;************************;
; Parameters:            ;
;   si => string pointer ;
;************************;
BiosPrint:
    pusha
    .loop:
        lodsb
        or al, al
        jz .done
        mov ah, 0x0E
        int 0x10
        jmp .loop
    .done:
    popa
    ret

times (218 - ($-$$)) nop      ; Pad for disk time stamp

DiskTimeStamp times 8 db 0    ; Disk Time Stamp

Message.Error.NoBootablePartition db "No bootable partition found.", 13, 10, 0
Message.Error.DiskReadFailed db "Disk read failed", 13, 10, 0
Message.Status.VBRLoaded db "VBR loaded!", 13, 10, 0

bootDrive db 0                ; Our Drive Number Variable
PToff dw 0                    ; Our Partition Table Entry Offset

times (0x1b4 - ($-$$)) nop    ; Pad For MBR Partition Table

UID times 10 db 0             ; Unique Disk ID
PT1 times 16 db 0             ; First Partition Entry
PT2 times 16 db 0             ; Second Partition Entry
PT3 times 16 db 0             ; Third Partition Entry
PT4 times 16 db 0             ; Fourth Partition Entry

dw 0xAA55                     ; Boot Signature


Partition bootloader code:
Code:
org 0x7C00
bits 16

jmp short boot
nop

biosParameterBlock:
times 0x52-($-$$) db 0 ; BPB 7.1 FAT32 ends at 0x52.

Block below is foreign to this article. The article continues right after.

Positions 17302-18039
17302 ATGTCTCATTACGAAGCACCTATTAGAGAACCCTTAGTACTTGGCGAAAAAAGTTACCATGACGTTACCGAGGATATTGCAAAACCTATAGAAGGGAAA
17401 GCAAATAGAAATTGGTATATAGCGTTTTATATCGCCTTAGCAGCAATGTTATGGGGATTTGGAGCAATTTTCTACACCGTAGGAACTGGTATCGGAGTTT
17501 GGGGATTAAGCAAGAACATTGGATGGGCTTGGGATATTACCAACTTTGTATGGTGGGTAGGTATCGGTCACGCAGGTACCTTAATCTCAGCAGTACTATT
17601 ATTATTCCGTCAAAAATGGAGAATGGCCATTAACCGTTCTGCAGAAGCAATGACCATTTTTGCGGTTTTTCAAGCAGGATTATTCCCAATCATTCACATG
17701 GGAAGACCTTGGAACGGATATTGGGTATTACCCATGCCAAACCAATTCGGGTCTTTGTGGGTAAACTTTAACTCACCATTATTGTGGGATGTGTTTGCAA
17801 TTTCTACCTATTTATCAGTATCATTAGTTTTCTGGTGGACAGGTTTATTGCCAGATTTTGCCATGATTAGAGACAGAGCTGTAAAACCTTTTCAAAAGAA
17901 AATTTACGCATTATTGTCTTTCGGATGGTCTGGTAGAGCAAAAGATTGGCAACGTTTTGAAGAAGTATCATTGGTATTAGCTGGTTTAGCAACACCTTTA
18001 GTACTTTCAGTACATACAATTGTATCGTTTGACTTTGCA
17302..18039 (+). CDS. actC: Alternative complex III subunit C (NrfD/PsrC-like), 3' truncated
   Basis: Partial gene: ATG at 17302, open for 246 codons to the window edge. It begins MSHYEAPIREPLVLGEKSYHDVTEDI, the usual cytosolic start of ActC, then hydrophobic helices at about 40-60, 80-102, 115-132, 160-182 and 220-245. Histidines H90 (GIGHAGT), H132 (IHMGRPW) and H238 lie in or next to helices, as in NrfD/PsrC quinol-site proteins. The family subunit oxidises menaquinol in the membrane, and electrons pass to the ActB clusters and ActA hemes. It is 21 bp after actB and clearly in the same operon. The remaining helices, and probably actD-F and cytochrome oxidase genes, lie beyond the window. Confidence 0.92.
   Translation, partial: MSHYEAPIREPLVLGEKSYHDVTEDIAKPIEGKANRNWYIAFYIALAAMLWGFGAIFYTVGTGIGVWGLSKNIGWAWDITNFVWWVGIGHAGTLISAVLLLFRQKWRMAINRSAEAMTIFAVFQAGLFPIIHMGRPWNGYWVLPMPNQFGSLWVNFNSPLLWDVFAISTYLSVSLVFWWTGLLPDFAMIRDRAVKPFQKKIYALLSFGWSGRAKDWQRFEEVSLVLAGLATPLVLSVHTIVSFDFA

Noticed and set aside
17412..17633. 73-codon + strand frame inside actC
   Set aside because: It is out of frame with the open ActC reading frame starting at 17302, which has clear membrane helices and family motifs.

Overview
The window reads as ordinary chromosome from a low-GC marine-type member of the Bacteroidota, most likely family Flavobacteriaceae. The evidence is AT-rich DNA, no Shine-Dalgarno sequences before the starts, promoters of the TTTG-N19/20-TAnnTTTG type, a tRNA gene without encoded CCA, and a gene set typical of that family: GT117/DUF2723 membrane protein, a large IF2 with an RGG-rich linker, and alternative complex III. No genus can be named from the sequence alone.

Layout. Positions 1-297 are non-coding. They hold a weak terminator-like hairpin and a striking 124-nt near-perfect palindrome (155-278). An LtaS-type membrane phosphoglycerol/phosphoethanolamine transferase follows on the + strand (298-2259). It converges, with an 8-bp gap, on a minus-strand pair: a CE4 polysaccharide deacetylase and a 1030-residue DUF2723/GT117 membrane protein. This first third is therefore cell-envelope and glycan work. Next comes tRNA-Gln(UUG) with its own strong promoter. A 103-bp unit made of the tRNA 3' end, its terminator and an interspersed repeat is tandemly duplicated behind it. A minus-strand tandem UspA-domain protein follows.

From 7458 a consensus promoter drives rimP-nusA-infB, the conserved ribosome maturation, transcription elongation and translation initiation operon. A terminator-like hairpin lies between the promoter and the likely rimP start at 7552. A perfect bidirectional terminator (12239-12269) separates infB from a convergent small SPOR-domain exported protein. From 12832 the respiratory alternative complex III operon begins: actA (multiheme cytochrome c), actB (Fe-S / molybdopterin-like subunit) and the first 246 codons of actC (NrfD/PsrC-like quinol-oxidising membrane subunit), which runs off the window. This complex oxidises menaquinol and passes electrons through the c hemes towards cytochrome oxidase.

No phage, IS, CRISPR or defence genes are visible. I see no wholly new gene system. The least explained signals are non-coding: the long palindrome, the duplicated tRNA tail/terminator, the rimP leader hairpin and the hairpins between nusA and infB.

boot:
.init:

cli

; adjust segment registers
mov ax, cs
mov ds, ax
mov es, ax
mov fs, ax
mov gs, ax

; create stack
xor ax, ax
mov ss, ax
mov sp, 0x7C00

sti

mov si, String.HelloWorld
call BiosPrint

hang:
    cli
    hlt
    jmp hang

String.HelloWorld db "Hello, World!", 13, 10, 0

BiosPrint:
    pusha
    .loop:
        lodsb
        or al, al
        jz .done
        mov ah, 0x0E
        int 0x10
        jmp .loop
    .done:
    popa
    ret

times 510-($-$$) db 0
dw 0xAA55


Finally I'd like to thank PeterX, MichaelPetch, BenLunt (and his tool) and bzt for helping me out.

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 Post subject: Re: Making a bootable image
PostPosted: Tue Nov 03, 2020 4:58 am 
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Actually... It boots from QEMU and prints "Hello, World!" from the partition bootloader, if I boot the image on a real device via USB stick it does not print it.
I think that the problem is the geometry of the usb stick.
This can be a solution:
MichaelPetch wrote:
using Int 13h/AH=42h is preferred

I read this page about it but I'm not sure about the disk address packet content. It is indicated as so:
Code:
00h    BYTE    size of packet (10h or 18h)
01h    BYTE    reserved (0)
02h    WORD    number of blocks to transfer (max 007Fh for Phoenix EDD)
04h    DWORD   -> transfer buffer
08h    QWORD   starting absolute block number
10h    QWORD   (EDD-3.0, optional) 64-bit flat address of transfer buffer;


I've setted this values as so:
Code:
LBA_Packet:
    .packet_size     db   0x10   ; use_transfer_64 ? 10h : 18h
    .reserved        db   0x00   ; always zero   
    .block_cout      dw   0x01   ; number of sectors to read
    .transfer_buffer dd  0x7C00 ; address to load in ram
    .lba_value       dq  0x0    ; LBA addres value   


Then moving LBA_Packet in SI before calling int 13h/AH=42h.
In QEMU this works and I get the "Hello, World!" printed but on the real machine it does not. What have I done wrong?